THIS SUMMER and into early fall several municipalities passed or considered mandates that people wear masks when in public. These mandates have broad public support. A Boston Globe/Suffolk University poll taken in the second week of October found that only 25 percent of Granite Staters said the state or local government shouldn’t impose mask mandates.
But are mask mandates the right call? Assuming masks are effective (many studies suggest they are), when is a mask mandate an appropriate government action?
Portsmouth’s City Council approved a mask mandate on a 7-2 vote in September. The city had fewer than five known active coronavirus infections the day the ordinance passed, meaning more councilors voted for the ordinance than there were active cases in the city, NH Journal pointed out.
Manchester aldermen are considering a mandate that would carry a $1,000 fine. City Health Department Director Anna Thomas told aldermen the point of the ordinance would be to educate the public about the importance of wearing masks.
No, the purpose of a public relations campaign is to educate. The purpose of a mandate is to force compliance. And the purpose of a fine is to punish.
Manchester Community College charges only $215 per credit. For $1,000, you could take a course in the Health Sciences curriculum, say, Probability & Statistics, learn more about the value of mask wearing, and still have $140 left over.
In August, Hanover, Lebanon and Enfield passed mask mandates, as did Durham, despite having few recorded infections. Nashua, the first N.H. municipality to pass a mandate, in September updated it to require that businesses refuse to serve customers who aren’t wearing masks.
The new language forces employees to confront customers, even if no one else is in the business, and even if the employee is a teenager who might not have the training or confidence to engage in such a confrontation.
After months of declining infections, hospitalizations and deaths, the urge to impose mandates on the population grew rather than shrank. Municipalities pushed forward with new or expanded mandates even when presented with evidence that the large majority of people already wear masks.
Nationally, 85% of Americans say they regularly wear masks when in stores or other businesses. A walk in downtown Manchester or a trip to any area supermarket is evidence that most people already wear masks when outside the house.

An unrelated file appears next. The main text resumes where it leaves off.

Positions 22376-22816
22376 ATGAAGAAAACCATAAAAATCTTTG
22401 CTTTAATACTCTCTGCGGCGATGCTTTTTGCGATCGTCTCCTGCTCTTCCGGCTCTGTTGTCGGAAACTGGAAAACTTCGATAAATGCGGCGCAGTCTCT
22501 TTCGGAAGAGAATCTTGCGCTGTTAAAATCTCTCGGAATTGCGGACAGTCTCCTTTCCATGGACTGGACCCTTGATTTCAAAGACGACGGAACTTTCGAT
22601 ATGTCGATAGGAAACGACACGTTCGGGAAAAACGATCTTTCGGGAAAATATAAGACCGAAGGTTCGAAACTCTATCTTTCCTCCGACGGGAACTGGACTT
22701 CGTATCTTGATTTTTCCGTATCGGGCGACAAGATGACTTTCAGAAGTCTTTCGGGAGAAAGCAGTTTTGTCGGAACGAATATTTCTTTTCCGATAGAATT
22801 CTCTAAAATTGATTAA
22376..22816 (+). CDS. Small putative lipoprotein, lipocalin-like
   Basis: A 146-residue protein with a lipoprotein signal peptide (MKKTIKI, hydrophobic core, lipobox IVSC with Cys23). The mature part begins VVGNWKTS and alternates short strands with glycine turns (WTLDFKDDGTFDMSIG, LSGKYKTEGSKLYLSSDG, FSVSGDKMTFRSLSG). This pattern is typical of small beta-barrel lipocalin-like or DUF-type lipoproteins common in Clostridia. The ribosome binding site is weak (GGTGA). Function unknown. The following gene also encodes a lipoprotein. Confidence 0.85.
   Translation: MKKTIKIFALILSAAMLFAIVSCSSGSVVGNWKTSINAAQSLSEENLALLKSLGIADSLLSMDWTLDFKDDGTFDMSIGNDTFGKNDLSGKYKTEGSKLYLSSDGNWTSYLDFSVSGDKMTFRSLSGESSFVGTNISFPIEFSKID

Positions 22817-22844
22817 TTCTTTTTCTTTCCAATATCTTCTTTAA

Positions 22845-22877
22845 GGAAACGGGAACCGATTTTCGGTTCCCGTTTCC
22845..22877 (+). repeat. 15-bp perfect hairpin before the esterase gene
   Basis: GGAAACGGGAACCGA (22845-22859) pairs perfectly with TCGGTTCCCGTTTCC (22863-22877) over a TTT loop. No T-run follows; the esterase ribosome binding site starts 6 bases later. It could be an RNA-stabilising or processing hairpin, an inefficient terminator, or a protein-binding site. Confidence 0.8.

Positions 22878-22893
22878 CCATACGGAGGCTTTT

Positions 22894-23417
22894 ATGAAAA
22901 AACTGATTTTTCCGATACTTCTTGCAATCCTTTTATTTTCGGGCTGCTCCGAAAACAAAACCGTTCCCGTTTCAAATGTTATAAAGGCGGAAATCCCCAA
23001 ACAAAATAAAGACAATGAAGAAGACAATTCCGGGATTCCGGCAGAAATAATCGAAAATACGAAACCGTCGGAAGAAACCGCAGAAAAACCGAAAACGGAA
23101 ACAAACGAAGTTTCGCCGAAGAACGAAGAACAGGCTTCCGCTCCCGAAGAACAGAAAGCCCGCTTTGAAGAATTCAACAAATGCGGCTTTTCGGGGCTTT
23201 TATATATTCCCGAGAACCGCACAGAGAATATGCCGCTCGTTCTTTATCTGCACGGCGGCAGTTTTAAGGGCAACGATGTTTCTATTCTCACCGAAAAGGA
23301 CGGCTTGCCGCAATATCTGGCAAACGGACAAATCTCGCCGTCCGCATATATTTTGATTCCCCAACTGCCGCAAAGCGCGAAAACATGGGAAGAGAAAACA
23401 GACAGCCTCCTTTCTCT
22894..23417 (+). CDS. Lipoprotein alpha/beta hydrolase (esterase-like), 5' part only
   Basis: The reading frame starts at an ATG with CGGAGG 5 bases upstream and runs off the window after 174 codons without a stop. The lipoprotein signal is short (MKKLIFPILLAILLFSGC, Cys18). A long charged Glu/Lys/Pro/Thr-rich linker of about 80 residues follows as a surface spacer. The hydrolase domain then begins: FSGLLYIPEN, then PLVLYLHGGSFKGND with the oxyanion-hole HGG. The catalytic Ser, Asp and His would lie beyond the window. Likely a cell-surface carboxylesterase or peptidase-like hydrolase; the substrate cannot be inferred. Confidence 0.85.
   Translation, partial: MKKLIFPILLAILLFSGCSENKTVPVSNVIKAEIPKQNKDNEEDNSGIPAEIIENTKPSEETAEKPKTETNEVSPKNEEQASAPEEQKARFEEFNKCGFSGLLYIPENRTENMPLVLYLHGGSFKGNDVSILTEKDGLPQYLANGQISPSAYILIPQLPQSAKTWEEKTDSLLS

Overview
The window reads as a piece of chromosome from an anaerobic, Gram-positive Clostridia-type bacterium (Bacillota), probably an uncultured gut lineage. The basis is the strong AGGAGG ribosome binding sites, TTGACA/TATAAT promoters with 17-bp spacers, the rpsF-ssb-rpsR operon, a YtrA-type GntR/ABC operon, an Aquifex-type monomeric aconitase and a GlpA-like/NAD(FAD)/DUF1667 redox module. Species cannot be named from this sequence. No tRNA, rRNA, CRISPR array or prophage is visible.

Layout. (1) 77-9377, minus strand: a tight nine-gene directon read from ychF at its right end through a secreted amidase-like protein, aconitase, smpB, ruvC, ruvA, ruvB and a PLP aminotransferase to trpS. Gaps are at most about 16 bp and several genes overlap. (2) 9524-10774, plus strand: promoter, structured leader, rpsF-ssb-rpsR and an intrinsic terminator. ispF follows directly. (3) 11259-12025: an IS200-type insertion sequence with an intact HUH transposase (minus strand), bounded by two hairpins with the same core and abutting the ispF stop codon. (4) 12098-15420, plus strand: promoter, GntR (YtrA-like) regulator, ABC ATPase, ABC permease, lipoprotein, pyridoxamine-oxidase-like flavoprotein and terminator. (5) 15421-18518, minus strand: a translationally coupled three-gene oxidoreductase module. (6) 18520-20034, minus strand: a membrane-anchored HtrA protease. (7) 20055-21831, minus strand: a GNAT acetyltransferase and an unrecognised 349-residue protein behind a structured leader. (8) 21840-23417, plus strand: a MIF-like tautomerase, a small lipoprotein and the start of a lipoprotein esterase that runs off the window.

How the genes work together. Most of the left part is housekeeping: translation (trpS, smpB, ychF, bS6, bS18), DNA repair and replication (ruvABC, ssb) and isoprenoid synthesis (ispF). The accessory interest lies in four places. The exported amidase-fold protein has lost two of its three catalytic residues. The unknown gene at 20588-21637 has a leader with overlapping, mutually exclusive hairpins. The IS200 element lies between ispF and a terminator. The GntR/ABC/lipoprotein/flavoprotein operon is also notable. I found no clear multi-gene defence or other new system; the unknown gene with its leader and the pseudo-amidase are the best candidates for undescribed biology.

The new municipal mandates typically require that masks be worn within six feet of someone else. Yet the World Health Organization recommends maintaining one meter (three feet) of distance. The British Medical Journal has suggested basing distancing on level of risk, with outdoor, less congested places needing smaller distance requirements. But municipalities are acting as if six feet of separation is an unbreakable law of science. It isn’t.
Mandates are blunt instruments that don’t allow for nuance or for in-the-moment decision-making. They preclude people from using their own judgment.
And so we have Granite Staters being subject to fines for not maintaining twice the WHO’s recommended distance, even when outside in non-congested spaces where the risk of spread is low.
Only one case of COVID-19 has been linked to Bike Week, and not a single case has been linked to any large, outdoor gathering, including two Trump rallies and a NASCAR race. Multiple Black Lives Matter protests did not cause an infection surge in New Hampshire. But the public is supposed to believe that two individuals passing on a sidewalk within five feet, 11 inches of each other is a public health emergency?
The CDC has attributed the recent rise in infections to small, private gatherings in which people are letting down their guard.
From the start, the Josiah Bartlett Center recommended voluntary mask wearing and a state public relations campaign to encourage it. Mandates, however, are not the same as education. Education informs, but does not compel.
A mandate is an extraordinary measure to be reserved for the most extraordinary emergencies. New Hampshire’s infection rate remains well below 1 percent, its hospital capacity high, its voluntary mask wearing common. Even if mask mandates are comforting, it’s hard to make the case that they’re necessary to protect public health at this time.
And that — necessity — is the determining factor. The coercive power of government is not a tool with which to fine-tune people’s sensibilities. It is a last resort to be deployed when all other options are exhausted and the consequences of inaction are most dire.